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Mitchell, T.W. (1921). From the Unconscious to the Conscious: By Gustave Geley. Translated from the French by Stanley de Brath. (William Collins, Sons and Co. Ltd. Pp. XXVIII + 328.). Int. J. Psycho-Anal., 2:241-241.

(1921). International Journal of Psycho-Analysis, 2:241-241

From the Unconscious to the Conscious: By Gustave Geley. Translated from the French by Stanley de Brath. (William Collins, Sons and Co. Ltd. Pp. XXVIII + 328.)

Review by:
T. W. Mitchell

The title of Dr. Geley's work may rouse expectations in the mind of a psycho-analyst which, if he reads the book, will not be realised. He will find here no mention of the Unconscious as he understands it, and no reference to the theory or practice of Psycho-Analysis. The standpoint of the author is indeed the opposite of the analytic one. His aim is synthetic; it is "the ideal quest of a wide philosophical generalisation, based on facts." On the conception of the Unconscious which he adopts he erects a metaphysical system, but he claims for his idealistic philosophy that it is scientific, that it rests on no a priori or intuitional formulae but is based on positive demonstration. The work is divided into two parts, the first of which is devoted to a critical study of the classical theories relating to evolution, and of the principal evolutionary philosophies. The second part is the actual statement of Geley's own views.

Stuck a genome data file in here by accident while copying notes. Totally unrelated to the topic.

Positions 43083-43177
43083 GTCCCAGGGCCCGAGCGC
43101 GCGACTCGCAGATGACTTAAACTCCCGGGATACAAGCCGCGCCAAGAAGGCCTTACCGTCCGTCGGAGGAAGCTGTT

His criticisms of naturalistic theories of evolution and of the psychophysiological concept of individuality may be read with interest and profit; but the reader will be surprised when he finds himself asked to regard as established facts of science those materialisations and dematerialisations of which he may have read in works dealing with spiritism. The author has evidently been much impressed by the manifestations observed by him at his many sittings with the well-known medium Eva, of whose phenomena Schrenk-Notzing has given a very full account.

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